5 years ago

Bending of the BST-2 coiled-coil during viral budding

Ozcan, C., Berndsen, K. A.
BST-2/tetherin is a human extracellular transmembrane protein that serves as a host defense factor against HIV-1 and other viruses by inhibiting viral spreading. Structurally, BST-2 is a homodimeric coiled-coil that is connected to the host cell membrane by N and C terminal transmembrane anchors. The C-terminal membrane anchor of BST-2 is inserted into the budding virus while the N terminal membrane anchor remains in the host cell membrane creating a viral tether. The structural mechanism of viral budding and tethering as mediated by BST-2 is not clear. To more fully describe the mechanism of viral tethering, we created a model of BST-2 embedded in a membrane and used steered molecular dynamics to simulate the transition from the host cell membrane associated BST-2 and the cell-virus membrane bridging form. We observed that BST-2 did not transition as a rigid structure, but instead bent at sites with a reduced interface between the helices of the coiled-coil. The simulations for the human BST-2 were then compared with simulations on the mouse homolog, which has a more stable coiled-coil. We observed that the mouse homolog spread the bending across the ectodomain, rather than breaking at discrete points as observed with the human homolog. These simulations support previous biochemical and cellular work suggesting some flexibility in the coiled-coil is necessary for viral tethering, while also highlighting how subtle changes in protein sequence can influence the dynamics and stability of proteins with overall similar structure.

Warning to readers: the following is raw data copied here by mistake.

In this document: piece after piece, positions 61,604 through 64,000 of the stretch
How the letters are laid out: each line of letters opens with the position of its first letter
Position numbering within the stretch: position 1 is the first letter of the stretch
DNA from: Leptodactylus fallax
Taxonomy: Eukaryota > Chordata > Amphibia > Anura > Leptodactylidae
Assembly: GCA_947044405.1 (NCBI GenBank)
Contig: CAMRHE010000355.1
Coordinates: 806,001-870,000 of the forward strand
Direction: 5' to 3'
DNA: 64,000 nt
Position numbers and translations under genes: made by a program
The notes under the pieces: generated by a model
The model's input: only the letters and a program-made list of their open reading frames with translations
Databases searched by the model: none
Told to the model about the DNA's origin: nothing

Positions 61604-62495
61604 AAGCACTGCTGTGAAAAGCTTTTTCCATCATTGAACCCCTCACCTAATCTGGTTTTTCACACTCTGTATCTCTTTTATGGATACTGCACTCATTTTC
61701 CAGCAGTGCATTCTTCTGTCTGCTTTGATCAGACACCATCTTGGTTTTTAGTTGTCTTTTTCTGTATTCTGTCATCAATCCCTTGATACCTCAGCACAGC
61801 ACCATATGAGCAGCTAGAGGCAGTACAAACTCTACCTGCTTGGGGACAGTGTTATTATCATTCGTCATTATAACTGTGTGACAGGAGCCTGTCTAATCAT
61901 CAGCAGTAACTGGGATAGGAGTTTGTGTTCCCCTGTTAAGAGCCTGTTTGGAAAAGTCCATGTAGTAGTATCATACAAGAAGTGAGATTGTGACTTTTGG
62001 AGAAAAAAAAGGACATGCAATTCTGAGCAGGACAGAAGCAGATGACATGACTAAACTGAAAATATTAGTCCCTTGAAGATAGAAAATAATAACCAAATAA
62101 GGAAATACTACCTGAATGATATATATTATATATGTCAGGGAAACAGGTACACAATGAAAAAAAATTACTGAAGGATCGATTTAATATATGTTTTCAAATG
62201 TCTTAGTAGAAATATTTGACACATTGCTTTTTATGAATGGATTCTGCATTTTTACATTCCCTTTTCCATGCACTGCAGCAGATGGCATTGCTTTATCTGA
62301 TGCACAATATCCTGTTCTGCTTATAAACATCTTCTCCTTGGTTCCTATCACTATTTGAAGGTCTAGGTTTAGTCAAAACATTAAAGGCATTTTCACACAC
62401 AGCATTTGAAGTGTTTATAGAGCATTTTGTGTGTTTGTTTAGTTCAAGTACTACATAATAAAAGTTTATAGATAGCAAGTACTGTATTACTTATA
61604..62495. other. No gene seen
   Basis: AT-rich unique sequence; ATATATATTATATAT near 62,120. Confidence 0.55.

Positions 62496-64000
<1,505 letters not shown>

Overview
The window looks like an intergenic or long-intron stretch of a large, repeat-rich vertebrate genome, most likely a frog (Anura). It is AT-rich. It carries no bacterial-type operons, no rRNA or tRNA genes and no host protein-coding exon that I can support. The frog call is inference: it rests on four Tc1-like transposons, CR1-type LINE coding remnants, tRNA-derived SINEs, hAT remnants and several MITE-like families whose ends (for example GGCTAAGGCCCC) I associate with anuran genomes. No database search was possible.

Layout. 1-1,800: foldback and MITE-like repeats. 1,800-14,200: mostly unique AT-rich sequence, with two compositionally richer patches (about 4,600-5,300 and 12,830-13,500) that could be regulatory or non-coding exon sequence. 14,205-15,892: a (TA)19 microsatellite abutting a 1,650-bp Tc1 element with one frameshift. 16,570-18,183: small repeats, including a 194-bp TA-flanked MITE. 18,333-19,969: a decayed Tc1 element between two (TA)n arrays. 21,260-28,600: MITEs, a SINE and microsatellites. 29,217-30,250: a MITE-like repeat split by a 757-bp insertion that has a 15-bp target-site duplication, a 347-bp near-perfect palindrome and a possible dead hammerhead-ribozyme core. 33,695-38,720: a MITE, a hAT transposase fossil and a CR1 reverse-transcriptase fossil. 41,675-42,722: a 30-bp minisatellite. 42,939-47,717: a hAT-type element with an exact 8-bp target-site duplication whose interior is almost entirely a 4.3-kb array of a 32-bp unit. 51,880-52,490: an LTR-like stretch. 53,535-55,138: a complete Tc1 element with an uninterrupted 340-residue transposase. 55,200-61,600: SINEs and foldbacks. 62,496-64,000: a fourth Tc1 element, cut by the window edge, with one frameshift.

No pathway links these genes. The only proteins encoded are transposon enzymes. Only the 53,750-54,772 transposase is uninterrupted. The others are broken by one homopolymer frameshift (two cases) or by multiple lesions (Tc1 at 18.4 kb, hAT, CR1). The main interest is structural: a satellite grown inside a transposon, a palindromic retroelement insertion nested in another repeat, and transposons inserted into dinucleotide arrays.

Publisher URL: http://biorxiv.org/cgi/content/short/160242v1

DOI: 10.1101/160242

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